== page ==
Particle Size and Cooking Stoves

Erin Rasmussen, Revised June, 2011

A few months ago Crispin Pemberton-Pigott suggested that we put together a chart of the sizes of various particles that are small enough to inhale and cause problems in the lungs. It was a great idea, and here is the result.

This paper from China, published recently on the link between airborne particles and increased emergency visits is an interesting one, and it's worth a read.

Leitte AM, Schlink U, Herbarth O, Wiedensohler A, Pan X-C, et al. 2010 Size-Segregated Particle Number Concentrations and Respiratory Emergency Room Visits in Beijing, China. Environ Health Perspect 119(4): doi:10.1289/ehp.1002203

Particle Size references:

G. Buonanno, L. Morawska, L. Stabile, Particle emission factors during cooking activities, Atmospheric Environment, Volume 43, Issue 20, June 2009, Pages 3235-3242, ISSN 1352-2310, DOI: 10.1016/j.atmosenv.2009.03.044.
Keywords: Ultrafine particle concentration; Indoor emissions; Aggregate; Size distribution; Cooking activities

Evelyne Gehin, Olivier Ramalho, Severine Kirchner, Size distribution and emission rate measurement of fine and ultrafine particle from indoor human activities, Atmospheric Environment, Volume 42, Issue 35, November 2008, Pages 8341-8352, ISSN 1352-2310, DOI: 10.1016/j.atmosenv.2008.07.021.
Keywords: Aerosol; Ultrafine particle; Emission rate; Source; Indoor air quality

N. T. JENKINS, W. M.–G. PIERCE, AND T. W. EAGAR Particle Size Distribution of Gas Metal and
Flux Cored Arc Welding Fumes Welding Journal October 2005 156s - 163s and

C.V Raiyani, S.H Shah, N.M Desai, K Venkaiah, J.S Patel, D.J Parikh, S.K Kashyap, Characterization and problems of indoor pollution due to cooking stove smoke, Atmospheric Environment. Part A. General Topics, Volume 27, Issue 11, August 1993, Pages 1643-1655, ISSN 0960-1686, DOI: 10.1016/0960-1686(93)90227-P.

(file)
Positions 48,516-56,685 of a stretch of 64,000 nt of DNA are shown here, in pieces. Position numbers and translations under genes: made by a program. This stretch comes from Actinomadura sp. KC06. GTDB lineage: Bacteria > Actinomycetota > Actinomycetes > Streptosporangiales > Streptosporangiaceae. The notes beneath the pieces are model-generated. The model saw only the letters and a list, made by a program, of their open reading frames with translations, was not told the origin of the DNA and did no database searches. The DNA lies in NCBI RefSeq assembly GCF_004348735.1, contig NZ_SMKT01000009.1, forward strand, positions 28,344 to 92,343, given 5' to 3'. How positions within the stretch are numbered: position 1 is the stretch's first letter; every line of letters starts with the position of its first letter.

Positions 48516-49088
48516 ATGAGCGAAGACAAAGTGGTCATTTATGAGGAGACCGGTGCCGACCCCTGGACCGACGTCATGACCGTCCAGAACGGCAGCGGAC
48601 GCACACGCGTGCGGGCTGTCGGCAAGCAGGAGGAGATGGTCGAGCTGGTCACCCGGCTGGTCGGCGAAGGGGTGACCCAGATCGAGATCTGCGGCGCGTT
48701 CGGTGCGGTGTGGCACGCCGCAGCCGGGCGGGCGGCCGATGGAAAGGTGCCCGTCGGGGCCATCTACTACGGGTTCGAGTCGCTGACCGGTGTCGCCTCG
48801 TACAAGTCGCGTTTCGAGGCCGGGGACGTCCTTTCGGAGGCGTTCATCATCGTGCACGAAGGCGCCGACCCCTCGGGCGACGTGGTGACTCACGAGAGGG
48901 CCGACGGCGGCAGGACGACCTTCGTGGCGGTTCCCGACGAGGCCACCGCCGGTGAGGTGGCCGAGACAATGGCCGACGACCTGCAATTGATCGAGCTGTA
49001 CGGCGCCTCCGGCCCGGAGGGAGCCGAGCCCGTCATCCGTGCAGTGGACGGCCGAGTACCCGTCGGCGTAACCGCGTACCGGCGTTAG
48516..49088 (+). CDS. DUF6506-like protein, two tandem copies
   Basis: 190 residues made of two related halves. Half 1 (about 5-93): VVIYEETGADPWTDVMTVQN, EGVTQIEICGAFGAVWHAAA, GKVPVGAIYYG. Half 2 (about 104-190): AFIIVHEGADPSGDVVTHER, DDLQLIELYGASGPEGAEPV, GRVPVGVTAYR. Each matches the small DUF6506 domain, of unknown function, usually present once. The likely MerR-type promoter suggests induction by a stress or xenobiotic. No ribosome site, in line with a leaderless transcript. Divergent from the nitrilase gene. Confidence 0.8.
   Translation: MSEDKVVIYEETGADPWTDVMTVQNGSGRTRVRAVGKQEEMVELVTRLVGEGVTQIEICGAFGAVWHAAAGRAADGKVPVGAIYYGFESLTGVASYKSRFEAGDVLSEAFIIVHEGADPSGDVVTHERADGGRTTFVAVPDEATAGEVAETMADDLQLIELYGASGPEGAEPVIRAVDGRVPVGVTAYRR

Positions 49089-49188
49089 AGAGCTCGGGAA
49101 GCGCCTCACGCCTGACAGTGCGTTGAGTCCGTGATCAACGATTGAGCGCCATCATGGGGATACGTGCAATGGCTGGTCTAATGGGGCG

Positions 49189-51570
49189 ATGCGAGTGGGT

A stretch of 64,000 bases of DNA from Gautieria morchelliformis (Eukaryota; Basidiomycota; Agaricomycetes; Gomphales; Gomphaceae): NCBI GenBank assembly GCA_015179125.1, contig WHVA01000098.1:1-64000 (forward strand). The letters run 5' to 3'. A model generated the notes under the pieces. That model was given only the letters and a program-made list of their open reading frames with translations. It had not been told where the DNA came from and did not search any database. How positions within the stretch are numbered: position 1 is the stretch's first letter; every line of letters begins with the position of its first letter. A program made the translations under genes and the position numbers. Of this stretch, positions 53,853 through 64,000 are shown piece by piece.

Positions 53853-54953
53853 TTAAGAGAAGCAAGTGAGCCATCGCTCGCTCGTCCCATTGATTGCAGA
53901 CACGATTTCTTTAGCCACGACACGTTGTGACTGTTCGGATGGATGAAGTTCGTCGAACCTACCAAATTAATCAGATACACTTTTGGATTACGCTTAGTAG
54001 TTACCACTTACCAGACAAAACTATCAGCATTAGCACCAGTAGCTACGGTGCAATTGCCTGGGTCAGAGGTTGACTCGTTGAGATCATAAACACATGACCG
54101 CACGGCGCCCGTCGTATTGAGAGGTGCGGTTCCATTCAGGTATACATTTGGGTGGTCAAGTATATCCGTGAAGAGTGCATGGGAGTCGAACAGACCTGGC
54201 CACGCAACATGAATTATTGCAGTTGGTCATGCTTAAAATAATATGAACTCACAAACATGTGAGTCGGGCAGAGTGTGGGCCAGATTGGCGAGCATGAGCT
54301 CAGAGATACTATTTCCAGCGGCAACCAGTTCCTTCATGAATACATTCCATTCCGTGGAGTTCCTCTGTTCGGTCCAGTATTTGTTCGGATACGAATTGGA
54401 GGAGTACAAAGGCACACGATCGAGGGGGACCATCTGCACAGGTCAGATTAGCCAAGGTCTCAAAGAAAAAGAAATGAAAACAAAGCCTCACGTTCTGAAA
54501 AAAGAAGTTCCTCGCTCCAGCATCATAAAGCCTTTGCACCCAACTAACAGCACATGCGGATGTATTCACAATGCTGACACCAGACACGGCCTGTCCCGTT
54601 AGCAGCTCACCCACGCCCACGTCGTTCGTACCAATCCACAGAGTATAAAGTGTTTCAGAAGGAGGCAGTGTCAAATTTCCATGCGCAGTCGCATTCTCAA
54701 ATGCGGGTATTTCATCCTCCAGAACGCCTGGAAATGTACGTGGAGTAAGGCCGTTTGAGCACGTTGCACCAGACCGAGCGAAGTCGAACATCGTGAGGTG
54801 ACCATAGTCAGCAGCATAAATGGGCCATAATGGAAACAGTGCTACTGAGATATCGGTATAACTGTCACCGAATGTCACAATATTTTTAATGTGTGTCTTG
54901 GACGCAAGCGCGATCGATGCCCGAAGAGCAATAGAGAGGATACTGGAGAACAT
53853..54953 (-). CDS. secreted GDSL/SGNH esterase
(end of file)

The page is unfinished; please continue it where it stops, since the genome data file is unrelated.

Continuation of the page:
Keywords: Polycyclic aromatic hydrocarbons; particle size distribution; gaseous pollutants; biomass fuels; fossil fuels; traditional biomass stove 'chulha'

J. W. SOWARDS, J. C. LIPPOLD, D. W. DICKINSON, AND A. J. RAMIREZ Size and mass distributions, fume generation rates, and chemistry
are compared for three SMAW electrodes, The Welding Journal April, 2008, Vol 87 106s-112s

Smog: 0.01 to 10 microns See Figure 1
Human Hair: 40-100 microns (wikipedia)
Milled Flower: hundreds of microns to millimeter:
Plant Spores: 90- hundreds of microns
Tobacco Smoke: 0.1 to 1 micron
Pollen: 10 to 100 microns
Viruses: 20-400 nm (0.02 to .4 microns)
or 0.005 to 0.1 microns
Bacteria: .2-5 microns
Sand Silt and Clay:
Wood smoke particlesnext term are found mainly in 0.06–0.1 µm range with PM1 of 90% of PM mass.: Md. Aynul Bari, Guenter Baumbach, Johannes Brodbeck, Michael Struschka, Bertram Kuch, Werner Dreher, Guenter Scheffknecht, Characterisation of particulates and carcinogenic polycyclic aromatic hydrocarbons in wintertime wood-fired heating in residential areas, Atmospheric Environment, In Press, Corrected Proof, Available online 15 December 2010, ISSN 1352-2310, DOI: 10.1016/j.atmosenv.2010.11.053.
Keywords: Wood-fired heating; Particle size distribution; Wood smoke; Particulate PAHs; Particle morphologyNike Air Force